Powell delivered a nuanced speech signaling the Fed was committed to a "risk management" approach, of adjusting policy to try to prevent bad things from happening. His words kept the Fed's options open.
But he made clear that a breakdown of global trade relations was not the kind of thing that the Fed's interest rate policies were well suited to addressing.
"While monetary policy is a powerful tool," Powell said, "it cannot provide a settled rule book for international trade." The central bank can only adjust policy to try to respond to the ways trade policy changes affect the overall outlook.
The implicit message: If erratic trade policy undermines the economy, the Fed's tools are likely to have only limited ability to overcome the damage. Interest rate cuts in that situation would be like giving pain relievers to someone with a broken bone — better to have than not, but unable to solve the underlying problem.
The speech evidently did not sit well with the White House.
Trump, who has called on the Fed to cut interest rates by a full percentage point, issued a series of tweets at 10:57am that excoriated the "weak Fed" and asked: "My only question is, who is our bigger enemy, Jay Powell or Chairman Xi?"
He followed that with the ones urging American companies to disinvest from China. The stock market, which had been stable after the Powell speech, plunged.
At 5pm, after financial markets closed, the president tweeted that he was escalating the trade war further, applying a 15 per cent tariff to US$300 billion worth of Chinese imports starting October 1 and raising the rate on US$250 billion of imports to 30 per cent from 25 per cent.
The disconnect between sober, cautious central bankers and erratic policy that puts the economy at risk isn't unique to the United States. Also speaking at the Jackson Hole symposium was the Bank of England governor, Mark Carney, who described a limited ability to use monetary policy to offset the damage from Britain's potentially messy exit from the European Union this fall.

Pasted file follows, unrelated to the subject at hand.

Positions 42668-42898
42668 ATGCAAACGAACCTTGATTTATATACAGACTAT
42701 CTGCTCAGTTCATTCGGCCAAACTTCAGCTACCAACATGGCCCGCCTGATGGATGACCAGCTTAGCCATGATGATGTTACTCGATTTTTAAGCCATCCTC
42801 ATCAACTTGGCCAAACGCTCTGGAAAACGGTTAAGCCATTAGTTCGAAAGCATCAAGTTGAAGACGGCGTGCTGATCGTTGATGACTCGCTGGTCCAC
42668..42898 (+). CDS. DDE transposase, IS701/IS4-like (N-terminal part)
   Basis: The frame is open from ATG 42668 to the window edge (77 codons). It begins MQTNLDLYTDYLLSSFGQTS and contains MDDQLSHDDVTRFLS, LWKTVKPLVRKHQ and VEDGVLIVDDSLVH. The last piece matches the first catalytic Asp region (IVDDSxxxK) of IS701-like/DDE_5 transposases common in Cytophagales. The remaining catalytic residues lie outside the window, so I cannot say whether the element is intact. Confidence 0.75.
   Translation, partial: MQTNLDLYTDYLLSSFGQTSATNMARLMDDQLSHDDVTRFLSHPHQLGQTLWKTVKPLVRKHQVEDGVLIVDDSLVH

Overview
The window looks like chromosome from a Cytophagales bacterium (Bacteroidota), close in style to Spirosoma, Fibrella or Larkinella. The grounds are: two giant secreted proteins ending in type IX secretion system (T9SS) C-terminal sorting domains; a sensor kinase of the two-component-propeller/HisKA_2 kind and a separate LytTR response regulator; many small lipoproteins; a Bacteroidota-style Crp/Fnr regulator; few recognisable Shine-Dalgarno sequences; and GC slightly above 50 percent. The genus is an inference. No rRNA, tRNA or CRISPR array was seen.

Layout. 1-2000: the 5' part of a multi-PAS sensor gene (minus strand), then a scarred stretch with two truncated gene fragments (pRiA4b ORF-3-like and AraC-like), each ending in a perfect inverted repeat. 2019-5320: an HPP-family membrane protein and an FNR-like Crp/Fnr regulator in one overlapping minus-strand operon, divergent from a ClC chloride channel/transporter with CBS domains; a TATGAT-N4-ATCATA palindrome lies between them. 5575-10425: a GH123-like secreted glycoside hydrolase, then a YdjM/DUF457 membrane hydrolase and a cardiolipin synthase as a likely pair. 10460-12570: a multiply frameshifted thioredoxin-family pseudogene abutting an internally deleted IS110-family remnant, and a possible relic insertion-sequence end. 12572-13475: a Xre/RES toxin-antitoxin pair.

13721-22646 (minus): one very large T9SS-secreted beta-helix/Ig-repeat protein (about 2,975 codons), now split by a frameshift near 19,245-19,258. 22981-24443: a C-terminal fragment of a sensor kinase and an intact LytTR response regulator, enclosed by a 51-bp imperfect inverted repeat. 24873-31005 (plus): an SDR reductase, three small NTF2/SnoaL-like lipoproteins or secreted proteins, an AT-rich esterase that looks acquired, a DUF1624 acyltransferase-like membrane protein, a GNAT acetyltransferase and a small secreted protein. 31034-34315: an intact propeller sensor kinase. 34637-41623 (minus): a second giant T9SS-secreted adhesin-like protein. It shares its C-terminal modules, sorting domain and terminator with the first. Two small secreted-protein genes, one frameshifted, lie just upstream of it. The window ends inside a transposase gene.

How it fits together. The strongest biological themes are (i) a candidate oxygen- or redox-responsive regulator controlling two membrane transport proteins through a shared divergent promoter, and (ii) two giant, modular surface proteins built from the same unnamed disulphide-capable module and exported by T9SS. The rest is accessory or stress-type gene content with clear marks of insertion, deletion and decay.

"In the end, monetary policy can only help smooth the adjustment to the major real shock that an abrupt 'no-deal' Brexit would entail," Carney said, and that ability would be constrained by the need to keep inflation under control.
Beyond the trade wars and Brexit, Powell's speech cited a potential Chinese crackdown on Hong Kong protesters and government instability in Italy as factors in a turbulent summer for financial markets.
This is the global economy in 2019. A volatile political environment in many of the world's major economies keeps layering new risks, both for financial markets and for the businesses and consumers who are making economic decisions every day.
But this isn't like the 2007 and 2008 crisis, when central banks came together to address a potential collapse of the global financial system. That episode, scary and catastrophic as it was, was well suited to the tools that central banks have.
This situation is not. It can be comforting to think that there are a bunch of wise men and women operating behind the scenes keeping the world economy from going into a ditch.
The lesson of the last several months is that forces are unfolding that they can't do much to contain. And if Friday is a guide, their caution and sobriety may even make things worse.
Written by: Neil Irwin
© 2019 THE NEW YORK TIMES